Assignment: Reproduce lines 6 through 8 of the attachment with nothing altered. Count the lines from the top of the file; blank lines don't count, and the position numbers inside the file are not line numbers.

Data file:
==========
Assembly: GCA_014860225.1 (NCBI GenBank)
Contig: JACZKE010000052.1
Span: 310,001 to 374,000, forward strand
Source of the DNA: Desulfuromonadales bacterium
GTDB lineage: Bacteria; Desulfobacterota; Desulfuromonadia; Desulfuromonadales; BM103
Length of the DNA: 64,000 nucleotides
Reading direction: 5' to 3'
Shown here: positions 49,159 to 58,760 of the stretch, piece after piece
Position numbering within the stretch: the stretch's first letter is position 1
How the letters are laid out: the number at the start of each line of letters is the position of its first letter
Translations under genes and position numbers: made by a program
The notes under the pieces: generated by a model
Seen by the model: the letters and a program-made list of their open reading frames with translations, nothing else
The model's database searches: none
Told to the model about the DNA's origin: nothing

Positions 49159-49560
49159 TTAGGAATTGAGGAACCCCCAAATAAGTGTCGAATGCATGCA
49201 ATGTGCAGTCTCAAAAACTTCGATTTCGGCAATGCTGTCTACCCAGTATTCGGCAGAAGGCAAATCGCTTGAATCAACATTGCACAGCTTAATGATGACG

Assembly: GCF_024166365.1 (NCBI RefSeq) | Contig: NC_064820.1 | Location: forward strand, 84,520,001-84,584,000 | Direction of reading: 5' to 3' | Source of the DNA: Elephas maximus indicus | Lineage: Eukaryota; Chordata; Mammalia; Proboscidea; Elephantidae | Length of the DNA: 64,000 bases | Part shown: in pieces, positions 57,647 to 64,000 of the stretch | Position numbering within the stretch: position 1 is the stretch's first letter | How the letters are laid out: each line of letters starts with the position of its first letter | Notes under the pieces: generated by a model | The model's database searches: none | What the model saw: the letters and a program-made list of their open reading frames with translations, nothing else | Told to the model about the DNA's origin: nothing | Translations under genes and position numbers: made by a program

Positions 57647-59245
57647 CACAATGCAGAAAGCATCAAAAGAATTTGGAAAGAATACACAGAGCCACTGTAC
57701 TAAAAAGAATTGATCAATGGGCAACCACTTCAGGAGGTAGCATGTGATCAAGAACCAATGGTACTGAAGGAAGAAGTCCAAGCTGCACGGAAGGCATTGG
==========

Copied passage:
Length of the DNA: 64,000 nucleotides
Reading direction: 5' to 3'
Shown here: positions 49,159 to 58,760 of the stretch, piece after piece